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Express Says Denim, New Store Strategy Will Help It Hit Aggressive Goals

Express says its goal to generate $2.1 billion in sales by 2024 is on track—and denim is one of the main drivers.

During the Goldman Sachs Global Retailing Conference on Friday, CEO Tim Baxter pointed to evolving product categories, a strong digital focus and a revamped store strategy for a promising future. It reported second-quarter profits of $10.7 million on revenue of $457.6 million, fueling investor confidence.

“Our business in the second quarter in both our top and bottom line results are really strong indicators that the strategy is working,” Baxter said of the Expressway Forward initiative launched in January 2020, which focuses on four foundational pillars including product, brand, customer and execution.

A big part of the product focus, Baxter said, includes doubling down on its increasingly popular denim category. The brand saw a 21 percent increase in denim sales in the second quarter, and it has remained consistent. “Denim is an enormous opportunity for us,” he said. “It’s the foundation of any modern wardrobe. I expect us to continue to gain significant market share in this category.”

In response to the growing denim demand, Express launched focused promotions to land what it considers more dedicated customers—a notable change for the retailer, which would previous run sitewide and storewide sales.

“Denim is a very sticky category,” Baxter said. “We know based on consumer behavior that if consumers love our denim, they will come back time and time and time again.”

Beyond denim, women’s body contour pieces as well as men’s graphic T-shirts and polos are also driving success. “All of those categories that had not been powerful core categories for us previously were driving significantly positive comps throughout the quarter,” he added.

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Denim brands across the board have been reaping the benefits of a global shift to casualization. Levi’s, Guess, Wrangler and Lee have all had positive post-pandemic earnings as a result. Despite this shift, occasion wear continues to drive traffic for Express, a brand synonymous with workwear and party dresses. As offices open back up and people return to celebrating weddings and holiday parties, the category is seen further driving the retailer’s success, Baxter noted.

E-commerce is another area sparking optimism for Express, which it tied to a goal of driving $1 billion in digital demand by 2024, part of which will be powered by what he calls “style editors” who work their own virtual storefronts with special Express collections. And while Baxter said he won’t pin an exact dollar amount on the new initiative, he believes there could ultimately be “more style editors than we have associates in stores.”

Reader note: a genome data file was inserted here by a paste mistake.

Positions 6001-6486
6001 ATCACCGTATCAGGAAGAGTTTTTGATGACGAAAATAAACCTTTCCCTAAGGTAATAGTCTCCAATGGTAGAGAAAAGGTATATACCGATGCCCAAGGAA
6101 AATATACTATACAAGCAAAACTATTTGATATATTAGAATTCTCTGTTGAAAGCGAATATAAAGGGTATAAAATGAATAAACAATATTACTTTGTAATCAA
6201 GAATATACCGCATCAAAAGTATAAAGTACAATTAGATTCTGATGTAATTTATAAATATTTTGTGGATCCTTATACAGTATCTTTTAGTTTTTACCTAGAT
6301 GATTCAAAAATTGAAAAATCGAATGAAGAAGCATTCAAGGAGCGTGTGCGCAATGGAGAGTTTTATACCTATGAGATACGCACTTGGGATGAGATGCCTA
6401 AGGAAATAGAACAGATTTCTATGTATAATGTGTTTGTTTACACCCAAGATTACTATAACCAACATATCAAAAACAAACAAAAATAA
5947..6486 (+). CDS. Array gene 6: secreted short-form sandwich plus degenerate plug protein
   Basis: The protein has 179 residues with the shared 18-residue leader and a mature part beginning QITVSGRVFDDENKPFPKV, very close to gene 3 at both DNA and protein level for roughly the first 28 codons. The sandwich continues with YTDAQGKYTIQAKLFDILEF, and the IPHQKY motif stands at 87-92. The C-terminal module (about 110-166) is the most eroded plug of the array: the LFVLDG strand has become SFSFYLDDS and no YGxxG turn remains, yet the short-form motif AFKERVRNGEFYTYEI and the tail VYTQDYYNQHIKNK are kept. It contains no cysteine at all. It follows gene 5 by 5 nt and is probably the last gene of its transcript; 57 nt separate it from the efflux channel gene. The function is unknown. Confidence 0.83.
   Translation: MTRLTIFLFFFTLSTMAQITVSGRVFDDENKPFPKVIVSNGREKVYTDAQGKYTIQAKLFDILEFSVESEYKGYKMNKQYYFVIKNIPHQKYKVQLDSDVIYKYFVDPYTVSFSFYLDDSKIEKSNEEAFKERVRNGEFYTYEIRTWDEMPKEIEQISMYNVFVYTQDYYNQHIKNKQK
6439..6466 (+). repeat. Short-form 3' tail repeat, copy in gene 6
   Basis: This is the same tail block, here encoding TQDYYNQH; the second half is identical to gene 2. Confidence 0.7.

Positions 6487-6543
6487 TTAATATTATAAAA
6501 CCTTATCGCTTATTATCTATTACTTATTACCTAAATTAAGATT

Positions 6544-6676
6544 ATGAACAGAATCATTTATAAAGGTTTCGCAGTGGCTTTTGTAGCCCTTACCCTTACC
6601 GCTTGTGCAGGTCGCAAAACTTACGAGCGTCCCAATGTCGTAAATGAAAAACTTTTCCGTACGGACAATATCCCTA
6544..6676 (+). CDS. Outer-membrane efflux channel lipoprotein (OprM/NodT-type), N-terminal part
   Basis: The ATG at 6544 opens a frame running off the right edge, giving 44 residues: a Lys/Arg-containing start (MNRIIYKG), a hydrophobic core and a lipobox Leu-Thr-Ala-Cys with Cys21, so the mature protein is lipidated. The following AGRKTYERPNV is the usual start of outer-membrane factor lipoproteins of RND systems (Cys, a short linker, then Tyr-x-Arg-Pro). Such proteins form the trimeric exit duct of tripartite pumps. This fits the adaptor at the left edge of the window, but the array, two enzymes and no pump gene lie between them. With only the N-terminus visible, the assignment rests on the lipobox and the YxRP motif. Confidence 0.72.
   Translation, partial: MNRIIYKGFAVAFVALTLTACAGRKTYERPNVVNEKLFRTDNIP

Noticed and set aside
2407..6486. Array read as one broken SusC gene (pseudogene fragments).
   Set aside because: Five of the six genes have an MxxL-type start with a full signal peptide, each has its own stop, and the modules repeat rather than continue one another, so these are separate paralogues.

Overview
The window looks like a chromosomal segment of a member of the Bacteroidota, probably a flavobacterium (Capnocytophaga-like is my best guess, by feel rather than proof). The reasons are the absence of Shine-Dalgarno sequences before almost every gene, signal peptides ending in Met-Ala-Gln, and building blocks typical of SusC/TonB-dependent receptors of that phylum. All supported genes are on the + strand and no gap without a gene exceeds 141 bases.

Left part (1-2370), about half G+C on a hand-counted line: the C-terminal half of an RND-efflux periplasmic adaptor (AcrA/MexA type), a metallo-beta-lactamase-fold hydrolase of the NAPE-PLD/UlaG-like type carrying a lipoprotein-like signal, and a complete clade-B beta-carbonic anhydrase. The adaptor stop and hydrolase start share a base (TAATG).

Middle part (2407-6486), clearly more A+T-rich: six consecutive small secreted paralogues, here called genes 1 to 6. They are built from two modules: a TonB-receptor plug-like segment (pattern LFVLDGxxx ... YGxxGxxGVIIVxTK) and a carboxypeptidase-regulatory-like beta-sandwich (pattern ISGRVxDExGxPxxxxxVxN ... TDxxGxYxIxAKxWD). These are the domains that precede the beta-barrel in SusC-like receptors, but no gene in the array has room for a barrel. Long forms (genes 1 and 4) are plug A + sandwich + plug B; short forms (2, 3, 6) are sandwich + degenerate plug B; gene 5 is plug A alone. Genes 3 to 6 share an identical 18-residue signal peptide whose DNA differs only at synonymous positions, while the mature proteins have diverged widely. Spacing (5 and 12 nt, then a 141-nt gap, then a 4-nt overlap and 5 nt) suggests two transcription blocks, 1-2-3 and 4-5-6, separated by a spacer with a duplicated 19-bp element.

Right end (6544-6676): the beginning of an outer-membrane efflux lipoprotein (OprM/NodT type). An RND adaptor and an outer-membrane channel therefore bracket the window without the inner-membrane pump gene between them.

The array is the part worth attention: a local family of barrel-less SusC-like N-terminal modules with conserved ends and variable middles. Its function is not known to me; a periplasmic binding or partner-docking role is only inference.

To that point, Express’ brick-and-mortar strategy has evolved since the pandemic spurred the permanent closure of 93 stores—and that number could increase in the near future.

“We may close additional stores, but when we do, we’re going to make those decisions based on data,” he said. “It’s going to take us a while to get the data we need to make those decisions.”

Instead, Express will shift its sights to “fleet optimization,” or downsizing select stores—a strategy that has already proven successful in its Philadelphia-area King of Prussia store, which showed a 12 percent comp increase in the second quarter with 45 percent less space than it had in 2019. Express will also launch Express Edit concept stores, which are storefronts located in high-foot-traffic areas. Baxter said almost 50 percent of customers visiting these locations are brand new to the retailer.

Another factor bringing in new customers and retaining existing ones is the Express Insider Program, which it relaunched in the first quarter of 2021. Since then, it has added 1.1 million new members to its loyalty program, which it revamped to allow customers to earn rewards faster. Though the rewards are minimal—the first tier provides a $5 reward—the impact is much greater. Express has seen associated sales growing at a significantly faster rate than its total sales, and a decrease in the markdown rate associated with those sales.

“The loyalty program is going to be a very powerful tool for us to drive our customer strategy and get a much greater share of wallet from existing customers,” he said. “We’re really excited about the number of new people that are coming into the program.”